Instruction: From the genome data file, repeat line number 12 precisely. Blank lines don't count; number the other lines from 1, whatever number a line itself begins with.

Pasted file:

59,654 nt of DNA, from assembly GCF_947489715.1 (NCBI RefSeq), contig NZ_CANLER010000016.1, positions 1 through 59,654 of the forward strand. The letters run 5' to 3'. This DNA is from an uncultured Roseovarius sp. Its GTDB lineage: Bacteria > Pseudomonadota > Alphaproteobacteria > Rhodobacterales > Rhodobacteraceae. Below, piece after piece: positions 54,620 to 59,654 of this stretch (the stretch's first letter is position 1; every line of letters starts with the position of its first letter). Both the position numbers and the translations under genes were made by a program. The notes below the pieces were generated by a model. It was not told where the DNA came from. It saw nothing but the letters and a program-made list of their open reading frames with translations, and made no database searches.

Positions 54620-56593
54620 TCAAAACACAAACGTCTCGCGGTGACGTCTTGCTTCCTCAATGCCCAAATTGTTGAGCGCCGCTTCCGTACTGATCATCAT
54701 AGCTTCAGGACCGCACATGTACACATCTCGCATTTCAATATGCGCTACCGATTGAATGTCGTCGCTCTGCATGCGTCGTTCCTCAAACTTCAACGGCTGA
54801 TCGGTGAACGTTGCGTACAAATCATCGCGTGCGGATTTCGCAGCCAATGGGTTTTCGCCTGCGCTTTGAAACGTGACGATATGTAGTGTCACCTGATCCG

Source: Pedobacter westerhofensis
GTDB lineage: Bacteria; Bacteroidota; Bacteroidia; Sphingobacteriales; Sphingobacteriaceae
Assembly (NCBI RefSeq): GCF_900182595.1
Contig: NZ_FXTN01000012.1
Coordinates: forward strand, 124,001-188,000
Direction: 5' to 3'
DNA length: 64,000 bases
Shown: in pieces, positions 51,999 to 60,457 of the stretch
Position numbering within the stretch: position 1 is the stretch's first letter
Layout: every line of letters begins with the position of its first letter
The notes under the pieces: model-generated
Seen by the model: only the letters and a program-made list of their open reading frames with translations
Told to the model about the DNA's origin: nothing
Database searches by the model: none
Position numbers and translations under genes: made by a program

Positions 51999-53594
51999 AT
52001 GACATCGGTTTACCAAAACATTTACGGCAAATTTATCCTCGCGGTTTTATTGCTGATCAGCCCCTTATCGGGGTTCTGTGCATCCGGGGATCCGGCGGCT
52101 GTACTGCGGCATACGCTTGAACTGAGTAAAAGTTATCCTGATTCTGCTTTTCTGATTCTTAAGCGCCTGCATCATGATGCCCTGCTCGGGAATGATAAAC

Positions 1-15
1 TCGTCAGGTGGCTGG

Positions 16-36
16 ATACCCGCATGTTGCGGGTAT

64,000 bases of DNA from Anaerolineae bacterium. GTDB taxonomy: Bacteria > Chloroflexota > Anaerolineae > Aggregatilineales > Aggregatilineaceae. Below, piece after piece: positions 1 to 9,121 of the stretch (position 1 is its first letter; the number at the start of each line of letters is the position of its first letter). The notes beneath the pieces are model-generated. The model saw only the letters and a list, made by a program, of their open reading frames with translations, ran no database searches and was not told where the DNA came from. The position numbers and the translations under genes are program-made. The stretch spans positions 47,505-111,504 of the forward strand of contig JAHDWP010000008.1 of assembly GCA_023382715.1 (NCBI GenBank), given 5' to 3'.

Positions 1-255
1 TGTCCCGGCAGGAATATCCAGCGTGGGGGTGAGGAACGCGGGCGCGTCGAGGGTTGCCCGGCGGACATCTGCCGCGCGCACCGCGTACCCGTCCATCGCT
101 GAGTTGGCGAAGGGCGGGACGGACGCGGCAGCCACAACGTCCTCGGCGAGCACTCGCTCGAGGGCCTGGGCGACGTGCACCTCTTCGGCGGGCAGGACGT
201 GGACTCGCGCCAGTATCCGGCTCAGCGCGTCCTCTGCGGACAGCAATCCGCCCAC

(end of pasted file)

DNA length: 64,000 bases